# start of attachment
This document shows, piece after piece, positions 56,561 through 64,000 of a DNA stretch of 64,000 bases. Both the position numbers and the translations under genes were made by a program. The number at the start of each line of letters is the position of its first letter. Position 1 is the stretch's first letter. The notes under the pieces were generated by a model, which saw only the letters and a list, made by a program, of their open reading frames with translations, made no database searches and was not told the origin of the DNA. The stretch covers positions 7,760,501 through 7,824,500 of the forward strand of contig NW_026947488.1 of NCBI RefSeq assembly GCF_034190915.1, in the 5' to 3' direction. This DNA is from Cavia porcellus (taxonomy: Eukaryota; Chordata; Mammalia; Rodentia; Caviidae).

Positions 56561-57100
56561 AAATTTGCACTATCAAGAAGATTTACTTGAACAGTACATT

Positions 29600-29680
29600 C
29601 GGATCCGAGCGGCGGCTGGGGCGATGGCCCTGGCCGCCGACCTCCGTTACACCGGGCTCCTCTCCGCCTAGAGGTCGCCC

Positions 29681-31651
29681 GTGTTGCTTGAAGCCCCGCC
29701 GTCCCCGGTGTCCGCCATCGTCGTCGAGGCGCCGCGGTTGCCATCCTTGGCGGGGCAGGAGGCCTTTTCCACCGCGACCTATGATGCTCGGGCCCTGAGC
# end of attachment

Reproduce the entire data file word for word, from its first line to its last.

This document shows, piece after piece, positions 56,561 through 64,000 of a DNA stretch of 64,000 bases. Both the position numbers and the translations under genes were made by a program. The number at the start of each line of letters is the position of its first letter. Position 1 is the stretch's first letter. The notes under the pieces were generated by a model, which saw only the letters and a list, made by a program, of their open reading frames with translations, made no database searches and was not told the origin of the DNA. The stretch covers positions 7,760,501 through 7,824,500 of the forward strand of contig NW_026947488.1 of NCBI RefSeq assembly GCF_034190915.1, in the 5' to 3' direction. This DNA is from Cavia porcellus (taxonomy: Eukaryota; Chordata; Mammalia; Rodentia; Caviidae).

Positions 56561-57100
56561 AAATTTGCACTATCAAGAAGATTTACTTGAACAGTACATT

Positions 29600-29680
29600 C
29601 GGATCCGAGCGGCGGCTGGGGCGATGGCCCTGGCCGCCGACCTCCGTTACACCGGGCTCCTCTCCGCCTAGAGGTCGCCC

Positions 29681-31651
29681 GTGTTGCTTGAAGCCCCGCC
29701 GTCCCCGGTGTCCGCCATCGTCGTCGAGGCGCCGCGGTTGCCATCCTTGGCGGGGCAGGAGGCCTTTTCCACCGCGACCTATGATGCTCGGGCCCTGAGC